In the last four years, Kino International titles have earned three Academy Award nominations in the Best Foreign Language Film category. The nominated titles are: Beaufort (2007), Ajami (2009) and Dogtooth (2010). In December of 2009, Kino International merged with Lorber Films, and formed Kino Lorber Inc.

In place of flowers, the family is asking that donations be made to the Fresh Air Fund, the Leukemia Lymphoma Society, and Red Hook Rise. Donations to Red Hook Rise should be sent to 481 Van Brunt St. 2nd Floor, Brooklyn, NY 11231.

Professional Recognition:


Mel Novikoff Award for ” enhancing the filmgoing public’s knowledge and appreciation of world cinema” – Awarded by the San Francisco Film Festival


William K. Everson Award for Film History – Awarded by the National Board of Review (NBR)

Film Preservation Honors Award: Anthology Film Archive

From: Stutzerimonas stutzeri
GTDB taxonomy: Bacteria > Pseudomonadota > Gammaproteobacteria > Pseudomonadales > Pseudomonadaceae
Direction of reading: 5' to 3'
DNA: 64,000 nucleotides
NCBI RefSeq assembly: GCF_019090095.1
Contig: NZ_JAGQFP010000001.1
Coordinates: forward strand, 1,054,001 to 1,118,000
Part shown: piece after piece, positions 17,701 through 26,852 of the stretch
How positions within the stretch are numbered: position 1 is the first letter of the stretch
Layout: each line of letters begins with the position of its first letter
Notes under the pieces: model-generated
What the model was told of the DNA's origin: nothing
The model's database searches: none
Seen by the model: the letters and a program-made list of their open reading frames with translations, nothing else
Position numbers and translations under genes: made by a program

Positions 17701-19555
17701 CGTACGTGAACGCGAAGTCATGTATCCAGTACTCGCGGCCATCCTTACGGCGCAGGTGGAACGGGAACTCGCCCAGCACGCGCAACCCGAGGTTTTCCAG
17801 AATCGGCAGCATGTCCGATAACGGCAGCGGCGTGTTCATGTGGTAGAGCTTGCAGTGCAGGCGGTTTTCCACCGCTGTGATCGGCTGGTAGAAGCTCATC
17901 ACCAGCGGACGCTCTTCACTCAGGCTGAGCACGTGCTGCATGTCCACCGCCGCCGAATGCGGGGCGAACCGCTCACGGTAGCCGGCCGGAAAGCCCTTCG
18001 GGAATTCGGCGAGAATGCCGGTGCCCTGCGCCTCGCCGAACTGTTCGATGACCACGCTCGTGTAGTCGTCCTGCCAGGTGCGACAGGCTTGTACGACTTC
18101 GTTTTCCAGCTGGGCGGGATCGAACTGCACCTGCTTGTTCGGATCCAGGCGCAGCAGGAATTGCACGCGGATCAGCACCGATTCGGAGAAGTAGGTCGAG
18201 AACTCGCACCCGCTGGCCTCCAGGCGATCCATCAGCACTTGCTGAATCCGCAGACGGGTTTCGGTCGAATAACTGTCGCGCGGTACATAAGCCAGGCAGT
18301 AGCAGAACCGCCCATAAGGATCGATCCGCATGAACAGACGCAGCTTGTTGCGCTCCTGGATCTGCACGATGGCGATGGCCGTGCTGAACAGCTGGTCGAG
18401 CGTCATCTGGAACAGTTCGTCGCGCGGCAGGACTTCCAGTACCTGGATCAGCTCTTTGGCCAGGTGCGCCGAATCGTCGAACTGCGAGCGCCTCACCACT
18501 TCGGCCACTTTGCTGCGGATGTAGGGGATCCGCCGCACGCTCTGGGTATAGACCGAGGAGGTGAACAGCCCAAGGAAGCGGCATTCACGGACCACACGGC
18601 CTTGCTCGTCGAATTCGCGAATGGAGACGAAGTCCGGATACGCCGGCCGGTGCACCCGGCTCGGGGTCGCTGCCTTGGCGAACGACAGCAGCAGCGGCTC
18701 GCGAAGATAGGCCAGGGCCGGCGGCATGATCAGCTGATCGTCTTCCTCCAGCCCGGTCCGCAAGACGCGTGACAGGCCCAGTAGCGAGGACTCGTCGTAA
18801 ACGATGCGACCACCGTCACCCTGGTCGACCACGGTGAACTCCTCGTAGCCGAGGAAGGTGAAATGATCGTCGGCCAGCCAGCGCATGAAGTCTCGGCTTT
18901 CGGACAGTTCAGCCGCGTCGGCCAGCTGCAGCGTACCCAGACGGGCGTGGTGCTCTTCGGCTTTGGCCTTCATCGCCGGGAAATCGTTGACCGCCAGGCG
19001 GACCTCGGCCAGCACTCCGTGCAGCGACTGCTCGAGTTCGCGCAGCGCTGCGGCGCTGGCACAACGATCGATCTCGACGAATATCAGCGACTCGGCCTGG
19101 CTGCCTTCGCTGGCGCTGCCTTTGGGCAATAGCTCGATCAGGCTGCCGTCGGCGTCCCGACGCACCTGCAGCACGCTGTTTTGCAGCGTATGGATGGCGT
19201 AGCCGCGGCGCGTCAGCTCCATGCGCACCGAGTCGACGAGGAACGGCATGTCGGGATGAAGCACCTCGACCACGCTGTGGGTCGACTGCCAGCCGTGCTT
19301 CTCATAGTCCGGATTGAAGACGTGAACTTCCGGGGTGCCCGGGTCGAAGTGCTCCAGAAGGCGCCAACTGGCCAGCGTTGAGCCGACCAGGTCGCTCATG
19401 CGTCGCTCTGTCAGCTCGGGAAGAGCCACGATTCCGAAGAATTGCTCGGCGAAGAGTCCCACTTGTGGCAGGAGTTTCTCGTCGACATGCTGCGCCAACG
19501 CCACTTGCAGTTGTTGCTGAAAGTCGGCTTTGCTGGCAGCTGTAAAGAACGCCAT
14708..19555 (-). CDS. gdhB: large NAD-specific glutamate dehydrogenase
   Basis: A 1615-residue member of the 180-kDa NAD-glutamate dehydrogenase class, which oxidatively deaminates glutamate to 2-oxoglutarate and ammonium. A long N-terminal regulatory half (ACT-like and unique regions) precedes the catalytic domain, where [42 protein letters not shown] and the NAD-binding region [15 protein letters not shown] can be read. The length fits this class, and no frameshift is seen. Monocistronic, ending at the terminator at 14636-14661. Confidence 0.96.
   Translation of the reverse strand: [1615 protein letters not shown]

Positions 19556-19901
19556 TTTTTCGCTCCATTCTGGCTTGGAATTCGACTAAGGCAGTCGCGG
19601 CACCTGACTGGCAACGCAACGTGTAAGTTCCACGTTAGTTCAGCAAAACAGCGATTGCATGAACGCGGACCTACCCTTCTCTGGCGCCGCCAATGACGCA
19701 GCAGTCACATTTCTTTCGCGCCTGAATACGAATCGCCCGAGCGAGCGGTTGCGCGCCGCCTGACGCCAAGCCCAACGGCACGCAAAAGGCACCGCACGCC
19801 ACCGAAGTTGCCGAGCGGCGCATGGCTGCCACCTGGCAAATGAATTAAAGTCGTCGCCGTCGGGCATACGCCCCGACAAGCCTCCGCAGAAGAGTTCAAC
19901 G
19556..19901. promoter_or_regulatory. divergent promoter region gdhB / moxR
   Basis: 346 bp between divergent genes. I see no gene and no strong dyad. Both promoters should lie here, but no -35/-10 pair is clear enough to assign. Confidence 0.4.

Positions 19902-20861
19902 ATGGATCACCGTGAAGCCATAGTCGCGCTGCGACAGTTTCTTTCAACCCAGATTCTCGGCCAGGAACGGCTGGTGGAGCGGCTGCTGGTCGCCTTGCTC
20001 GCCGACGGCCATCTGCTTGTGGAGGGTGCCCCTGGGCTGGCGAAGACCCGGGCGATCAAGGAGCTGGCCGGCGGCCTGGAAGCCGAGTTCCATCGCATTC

The 24th Annual Israel Film Festival- The Visionary Award for being a critical force in showcasing Israeli cinema in the US.

Golden Globe Nominations:

The Return – Best Foreign Language Film, 2004

Academy Award Nominations:

Dogtooth- Nominated, Best Foreign Language Film 2010

Ajami – Nominated, Best Foreign Language Film 2009

Beaufort – Nominated, Best Foreign Language Film, 2007

One of Mr. Krim’s favorite quotes about his company was printed on the pages of The New York Times (August 6, 2006):

“Movies without Kino International would be like parks without trees, museums without paintings … Founded in 1977 and as relevant as ever, this irreplaceable distribution company keeps one eye on the past, maintaining a rich catalog of cinematic touchstones, and one on the future, acquiring and releasing the classics of tomorrow.”

Nathan Lee, The New York Times